I Left my Heart and Soul in Sedona.

Sedona, Arizona is one of the few places that both struck and stayed with me, aside from Montana (Montana: The Most Beautiful State in America.) and Estonia (Tallinn, Estonia: The Friendly Russia.). Many people have similar experiences at Sedona, which is likely due to the alleged vortexes and ley lines that run throughout the area. These vortexes are: Airport Mesa Vortex (not an actual airport), Boynton Canyon Vortex, Cathedral Rock Vortex, and the Bell Rock Vortex. Known as places in nature that are extremely “alive” with energy, along with the ley lines intersecting throughout them, the vortexes seem to bring a special magic to Sedona. I wasn’t aware of these vortexes when I first visited Sedona, and yet… I found myself smack dab in the middle of Bell Rock Vortex, almost as if I were drawn to it.

Bell Rock.

I went alone, as I was in the Phoenix visiting a friend who had to work that day. I didn’t mind going alone, as this is somewhere I’ve wanted to visit for years. The drive to Sedona from Phoenix is relatively easy, taking about 2 hours. This is as long as you can find yourself on the 17 when it’s either a weekday or accident-free. This highway connects people to many places within Central Arizona, aside from Sedona, including Flagstaff, the meteor crater, Walnut Canyon National Monument., Antelope Canyon, Bearizona: Bison, Wolves, and Bears, oh my!, Agua Fria National Monument, Montezuma Castle National Monument., Winslow, the Coconino National Forest, Sandy Canyon: A Picturesque Portion of the Arizona Trail., and Grand Canyon National Park (it’s really grand).

With no particular spot in mind, I found myself being pulled towards two rock formations, Bell Rock and Courthouse Butte, which are right next to one another. The parking lot was packed, with people circling around like vultures, waiting for a spot (I call this “The Hunger Games”). But as luck would have it, a spot opened almost as soon as I arrived. You also must pay to park. If you don’t have an annual Arizona park pass, you’ll have to go to one of the various locations in Sedona or Oak Creek to obtain a day pass. These locations are easily found on Google.

Courthouse Butte and Bell Rock.

I ended up choosing Courthouse Butte, and the initial path started off easy, wide, and smooth, packed tight with red dirt. The farther into the wilderness you go, however, the narrower, rockier, and tumultuous the path gets. Instead of the wide, flat path, it starts to dip and rise, requiring some uphill hiking. It’s not terrible by any means, but those with leg or breathing issues might experience some difficulty the farther you get. I eventually found myself close to the bottom of the Butte, with Bell Rock behind me and slightly to the side. I climbed up through the rock hill and onto a large, flat rocky area. I was well above the path and could see out for miles. 🙌🏼

Facing away from Courthouse Butte.
Courthouse Butte directly behind me.

Truthfully, it was almost a spiritual experience. It sounds insane, but I was 100% alone the entire time I was in this spot, with nobody walking by on the trail. I heard absolutely nothing expect nature – the wind, birds, animals, and the natural silence in between. It was surreal, yet so relaxing. I even lost track of time and I couldn’t tell you how long I sat there – 20 minutes? 30 minutes? 45 minutes? The only annoyance and break in the silence was the sight-seeing helicopter that would periodically zoom by. There are multiple helicopter tours you can take, with prices ranging from $120 to $395 per person. They’d zoom by quickly enough, disappearing behind the rocks and taking the sound with them.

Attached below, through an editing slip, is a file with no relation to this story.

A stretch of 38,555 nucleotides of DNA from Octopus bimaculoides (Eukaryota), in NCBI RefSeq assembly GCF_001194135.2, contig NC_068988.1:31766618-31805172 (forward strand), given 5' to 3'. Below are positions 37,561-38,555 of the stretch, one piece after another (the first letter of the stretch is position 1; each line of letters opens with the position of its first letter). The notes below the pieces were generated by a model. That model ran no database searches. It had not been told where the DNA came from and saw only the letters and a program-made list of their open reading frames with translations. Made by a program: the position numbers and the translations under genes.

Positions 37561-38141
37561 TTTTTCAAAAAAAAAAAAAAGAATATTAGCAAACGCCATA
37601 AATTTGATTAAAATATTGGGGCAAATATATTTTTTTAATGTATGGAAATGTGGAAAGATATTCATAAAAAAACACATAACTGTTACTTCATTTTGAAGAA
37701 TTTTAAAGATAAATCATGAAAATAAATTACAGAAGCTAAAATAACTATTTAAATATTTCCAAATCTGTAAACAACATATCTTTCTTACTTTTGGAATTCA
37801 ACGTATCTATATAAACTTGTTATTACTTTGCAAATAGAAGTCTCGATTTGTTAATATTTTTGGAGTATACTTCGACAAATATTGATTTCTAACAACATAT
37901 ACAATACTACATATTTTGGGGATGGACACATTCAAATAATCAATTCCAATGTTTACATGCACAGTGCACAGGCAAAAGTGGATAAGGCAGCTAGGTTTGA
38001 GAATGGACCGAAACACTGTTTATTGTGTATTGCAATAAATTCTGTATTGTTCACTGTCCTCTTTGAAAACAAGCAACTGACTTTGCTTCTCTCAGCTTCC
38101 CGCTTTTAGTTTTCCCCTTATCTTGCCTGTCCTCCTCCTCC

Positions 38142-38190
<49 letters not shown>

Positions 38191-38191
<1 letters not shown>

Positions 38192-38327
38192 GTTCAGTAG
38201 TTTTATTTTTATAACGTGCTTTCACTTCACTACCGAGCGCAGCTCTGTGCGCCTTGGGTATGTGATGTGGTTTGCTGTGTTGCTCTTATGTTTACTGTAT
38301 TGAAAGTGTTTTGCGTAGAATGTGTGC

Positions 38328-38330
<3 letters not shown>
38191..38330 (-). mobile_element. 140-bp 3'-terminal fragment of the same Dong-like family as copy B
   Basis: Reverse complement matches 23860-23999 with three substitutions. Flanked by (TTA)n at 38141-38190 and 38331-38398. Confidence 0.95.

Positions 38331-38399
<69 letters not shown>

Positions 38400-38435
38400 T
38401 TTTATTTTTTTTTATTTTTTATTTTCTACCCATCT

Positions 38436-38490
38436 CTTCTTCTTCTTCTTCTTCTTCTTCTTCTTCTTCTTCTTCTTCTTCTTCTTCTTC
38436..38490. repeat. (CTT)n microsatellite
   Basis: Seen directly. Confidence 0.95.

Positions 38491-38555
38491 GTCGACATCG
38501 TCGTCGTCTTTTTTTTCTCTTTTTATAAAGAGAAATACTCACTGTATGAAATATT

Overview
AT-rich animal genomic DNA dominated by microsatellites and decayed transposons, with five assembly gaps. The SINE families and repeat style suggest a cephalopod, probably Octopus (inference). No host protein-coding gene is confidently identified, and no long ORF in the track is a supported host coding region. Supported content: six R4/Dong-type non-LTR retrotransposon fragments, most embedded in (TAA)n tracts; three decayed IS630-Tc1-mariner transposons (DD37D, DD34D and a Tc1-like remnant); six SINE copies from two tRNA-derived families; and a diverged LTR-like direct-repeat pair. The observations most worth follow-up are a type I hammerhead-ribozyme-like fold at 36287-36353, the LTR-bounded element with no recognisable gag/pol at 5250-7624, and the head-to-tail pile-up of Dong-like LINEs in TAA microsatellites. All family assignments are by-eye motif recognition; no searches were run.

Courthouse Butte.

If you want to stay in Sedona, you’re in luck, because there is a plethora of hotels available. Depending on your wanted pamper level, you can find hotels from $80 a night to $830 a night. It’s best to book in advance if possible, as Sedona heavily attracts tourists, New Age groupies, and those into mystical healing, so it’s usually heavily trafficked.

The 2nd time I came to Sedona, we chose Bell Rock. This unfortunately quickly turned into a regrettable moment because almost immediately the Bell Rock Pathway became very rocky, tumultuous, and required a lot of energy. It’s not that it was difficult, just that we were too tired for it from our previous day adventures, plus it was rainy and wet, making the rocks very slippery.

We got almost about ½ a mile in and turned around, deciding to walk along the Courthouse Butte Trail until it became rocky.

When you get to the point of the Courthouse Butte Trail that becomes rocky and hilly, there is another trail that splinters off called the Baby Bell Trail. I really liked this trail, as it had enough variation to be interesting, while also giving a great lookout point to the Sedona desert. There were also rocks you could climb. If you cut across the rocks, the trail is about 2 miles long; however, it can go much longer. I highly suggest it!

Overall, even though I’ve been twice, there is still so much to see and experience in Sedona, that I must go back! I’ve never given much thought to vortexes, ley lines, or other spiritual and natural geographical phenomenon, however, Sedona started to change my mind. The jury is still out on that stuff, but I really do feel like I left a piece of my heart and soul there. Not because Sedona “took it”, but because I purposely left it there… guaranteeing that I must come back and retrieve it. ❤️

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